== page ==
Use this URL to cite or link to this record in EThOS: http://ethos.bl.uk/OrderDetails.do?uin=uk.bl.ethos.577722
Title: Crafting artisanal identities in early modern London : the spatial, material and social practices of guild communities c.1560-1640
Author: Kilburn-Toppin, Jasmine
Awarding Body: Royal College of Art
Current Institution: Royal College of Art
Date of Award: 2013
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Abstract:
In recent decades, scholars have begun to substantially reassess the economic and political significance of the craft guilds of sixteenth and seventeenth century London. Revisionist work by economic historians (Epstein and Prak, 2008), has convincingly overturned the notion that guilds were unanimously restrictive of commercial growth, opposed to innovative practices and exploitative of their members. Several political and social studies (Rappaport, 1989; Archer, 1991; Gadd and Wallis, 2002) have demonstrated the dynamic and philanthropic nature of these corporate bodies, which provided avenues for occupational mobility and charitable support; ensuring that London remained stable despite the extraordinary demographic, financial and social pressures of the final decades of the sixteenth century. The longstanding interpretation of ‘guild decline’ in the early modern era has thus been widely problematized and shown to be anachronistic. This thesis proposes a new methodology for examining the craft guilds of late sixteenth and early seventeenth century London, and suggests that the established scholarship has overlooked the significance of artisanal knowledge, skills and identities in the construction of meaningful communities of workshop practitioners, small-scale merchants, and the regulators of the crafts and trades. In this study, the built environments and material artefacts associated with London guilds are considered as active cultural and social agents (Appadurai; Kopytoff, 1986) which both reflected, and in turn reinforced identity formation, and the ritual and political boundaries of communal life. The changing structure of livery halls, their internal configurations and external designs, and the material furnishings and collections gifted, displayed and utilised within these institutional homes, are shown to be essential means through which guildsmen established competing claims for civic authority and professional artisanal accomplishment. Using textual, visual and material evidence from a range of London craft guilds - primarily, but not exclusively, the Goldsmiths’, Armourers’, Carpenters’ and Pewterers’ Companies - this work examines the physical and epistemological place of artisanal cultures, c.1560-1640. It considers the collaborative processes through which workmanship was evaluated by master craftsmen on early modern building sites, and the political and social value of such artisanal skills, techniques and knowledge within their associated livery halls. It is demonstrated that through the donation of visual and material artefacts to company buildings, and their subsequent use in the convivial, political and religious rites of the guilds, craftsmen were able to shape their reputations and post-mortem legacies. Their material gifts and bequests reveal that guild halls were simultaneously sites of memorisation (Archer, 2001), sociability, craft regulation and artisanal innovation. Within communities of living guildsmen, freemen wished to be remembered as affluent civic philanthropists, guardians of illustrious histories and, crucially, as masters of their respective artisanal practices. The changing spatial and material environments of guild halls are shown to be social products of complex organisations, which honoured both commensality and hierarchy; fraternal values and political and epistemological distinctions. The rebuilding projects of the London livery halls are considered in juxtaposition to the strained spatial and political relationships between guild halls and city workshops, and contemporary efforts to uphold the authority of liverymen to inspect artisanal standards and material quality within the wider urban environment.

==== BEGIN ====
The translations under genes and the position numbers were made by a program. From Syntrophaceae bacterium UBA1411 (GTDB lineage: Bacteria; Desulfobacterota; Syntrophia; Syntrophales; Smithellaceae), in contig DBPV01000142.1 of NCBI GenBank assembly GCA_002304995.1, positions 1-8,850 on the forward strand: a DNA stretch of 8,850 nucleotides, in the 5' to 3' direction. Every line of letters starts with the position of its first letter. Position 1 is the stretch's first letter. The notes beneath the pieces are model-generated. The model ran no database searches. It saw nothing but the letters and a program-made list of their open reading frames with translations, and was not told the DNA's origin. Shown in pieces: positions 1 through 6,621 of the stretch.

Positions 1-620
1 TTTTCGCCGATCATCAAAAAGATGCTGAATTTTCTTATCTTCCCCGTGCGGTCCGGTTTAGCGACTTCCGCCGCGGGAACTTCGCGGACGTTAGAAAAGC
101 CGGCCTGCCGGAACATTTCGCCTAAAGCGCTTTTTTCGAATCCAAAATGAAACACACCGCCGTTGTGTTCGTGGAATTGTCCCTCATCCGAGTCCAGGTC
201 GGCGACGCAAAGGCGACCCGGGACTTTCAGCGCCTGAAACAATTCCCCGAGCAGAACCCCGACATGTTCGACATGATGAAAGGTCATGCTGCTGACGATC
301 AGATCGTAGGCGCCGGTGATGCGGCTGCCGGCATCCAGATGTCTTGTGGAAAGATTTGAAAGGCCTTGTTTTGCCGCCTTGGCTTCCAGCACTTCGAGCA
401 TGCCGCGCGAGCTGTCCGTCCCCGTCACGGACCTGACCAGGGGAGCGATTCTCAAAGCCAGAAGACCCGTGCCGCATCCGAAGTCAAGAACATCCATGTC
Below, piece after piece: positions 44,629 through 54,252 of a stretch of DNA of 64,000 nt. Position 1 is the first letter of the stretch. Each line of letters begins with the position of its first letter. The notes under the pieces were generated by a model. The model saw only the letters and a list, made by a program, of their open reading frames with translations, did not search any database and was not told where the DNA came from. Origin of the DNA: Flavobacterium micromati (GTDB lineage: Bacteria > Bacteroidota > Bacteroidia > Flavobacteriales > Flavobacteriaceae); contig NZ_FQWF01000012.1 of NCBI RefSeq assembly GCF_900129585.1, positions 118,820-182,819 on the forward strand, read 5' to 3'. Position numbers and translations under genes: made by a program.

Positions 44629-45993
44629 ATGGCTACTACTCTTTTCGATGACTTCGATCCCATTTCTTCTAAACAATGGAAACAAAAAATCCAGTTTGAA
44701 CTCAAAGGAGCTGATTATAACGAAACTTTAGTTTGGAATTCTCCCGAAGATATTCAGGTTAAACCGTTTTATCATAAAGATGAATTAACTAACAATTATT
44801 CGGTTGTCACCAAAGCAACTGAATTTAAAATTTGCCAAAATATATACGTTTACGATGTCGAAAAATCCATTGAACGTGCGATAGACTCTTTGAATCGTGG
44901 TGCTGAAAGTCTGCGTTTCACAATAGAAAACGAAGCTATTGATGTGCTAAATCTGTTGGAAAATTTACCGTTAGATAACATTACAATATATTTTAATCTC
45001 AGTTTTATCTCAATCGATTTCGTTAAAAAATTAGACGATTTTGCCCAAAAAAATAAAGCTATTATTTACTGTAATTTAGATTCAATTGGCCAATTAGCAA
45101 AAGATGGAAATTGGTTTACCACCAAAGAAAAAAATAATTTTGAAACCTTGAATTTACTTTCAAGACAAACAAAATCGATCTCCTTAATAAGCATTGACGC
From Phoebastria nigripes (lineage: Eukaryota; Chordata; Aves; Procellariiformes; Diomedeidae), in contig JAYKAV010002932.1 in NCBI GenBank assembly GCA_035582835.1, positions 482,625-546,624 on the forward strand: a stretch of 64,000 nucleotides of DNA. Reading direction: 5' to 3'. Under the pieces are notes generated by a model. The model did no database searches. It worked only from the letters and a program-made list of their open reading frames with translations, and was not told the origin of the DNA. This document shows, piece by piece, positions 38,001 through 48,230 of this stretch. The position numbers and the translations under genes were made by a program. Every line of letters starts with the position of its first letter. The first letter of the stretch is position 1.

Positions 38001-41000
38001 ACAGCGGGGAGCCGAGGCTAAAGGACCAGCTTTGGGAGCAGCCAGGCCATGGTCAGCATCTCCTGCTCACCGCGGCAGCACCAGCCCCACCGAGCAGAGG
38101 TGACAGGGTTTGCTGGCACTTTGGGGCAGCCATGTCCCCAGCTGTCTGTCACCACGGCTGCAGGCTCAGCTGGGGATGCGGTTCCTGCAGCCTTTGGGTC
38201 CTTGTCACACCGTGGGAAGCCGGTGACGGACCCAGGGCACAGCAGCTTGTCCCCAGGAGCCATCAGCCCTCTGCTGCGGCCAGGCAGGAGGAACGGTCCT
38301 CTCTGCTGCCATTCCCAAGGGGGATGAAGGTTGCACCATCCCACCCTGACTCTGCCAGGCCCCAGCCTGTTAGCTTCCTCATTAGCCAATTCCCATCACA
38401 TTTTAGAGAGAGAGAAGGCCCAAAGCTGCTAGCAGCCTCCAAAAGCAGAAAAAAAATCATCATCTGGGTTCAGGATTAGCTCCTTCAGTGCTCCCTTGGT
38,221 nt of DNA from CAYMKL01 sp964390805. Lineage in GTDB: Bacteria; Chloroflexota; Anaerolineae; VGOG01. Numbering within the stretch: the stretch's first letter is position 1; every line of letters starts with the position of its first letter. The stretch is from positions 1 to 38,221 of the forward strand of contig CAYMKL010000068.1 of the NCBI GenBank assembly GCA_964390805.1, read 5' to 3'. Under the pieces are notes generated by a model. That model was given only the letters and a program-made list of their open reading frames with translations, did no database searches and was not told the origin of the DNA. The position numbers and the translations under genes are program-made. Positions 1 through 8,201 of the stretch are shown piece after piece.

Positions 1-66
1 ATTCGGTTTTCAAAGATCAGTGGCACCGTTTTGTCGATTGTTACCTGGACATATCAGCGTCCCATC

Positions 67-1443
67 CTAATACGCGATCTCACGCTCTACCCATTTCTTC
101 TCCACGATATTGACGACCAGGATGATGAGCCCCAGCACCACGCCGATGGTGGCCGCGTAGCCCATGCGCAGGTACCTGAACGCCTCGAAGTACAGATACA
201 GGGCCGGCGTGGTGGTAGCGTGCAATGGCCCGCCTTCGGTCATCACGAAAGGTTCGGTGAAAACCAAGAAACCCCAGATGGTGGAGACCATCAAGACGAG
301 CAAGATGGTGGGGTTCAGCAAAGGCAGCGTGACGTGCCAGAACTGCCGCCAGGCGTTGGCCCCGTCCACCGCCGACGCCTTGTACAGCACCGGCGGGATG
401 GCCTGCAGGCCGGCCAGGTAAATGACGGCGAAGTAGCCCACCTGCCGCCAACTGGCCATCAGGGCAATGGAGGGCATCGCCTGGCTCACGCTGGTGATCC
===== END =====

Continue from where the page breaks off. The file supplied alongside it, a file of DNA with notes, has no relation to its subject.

Supervisor: Not available Sponsor: Not available
Qualification Name: Thesis (Ph.D.) Qualification Level: Doctoral
EThOS ID: uk.bl.ethos.577722  DOI: Not available
Keywords: W290 Design studies not elsewhere classified
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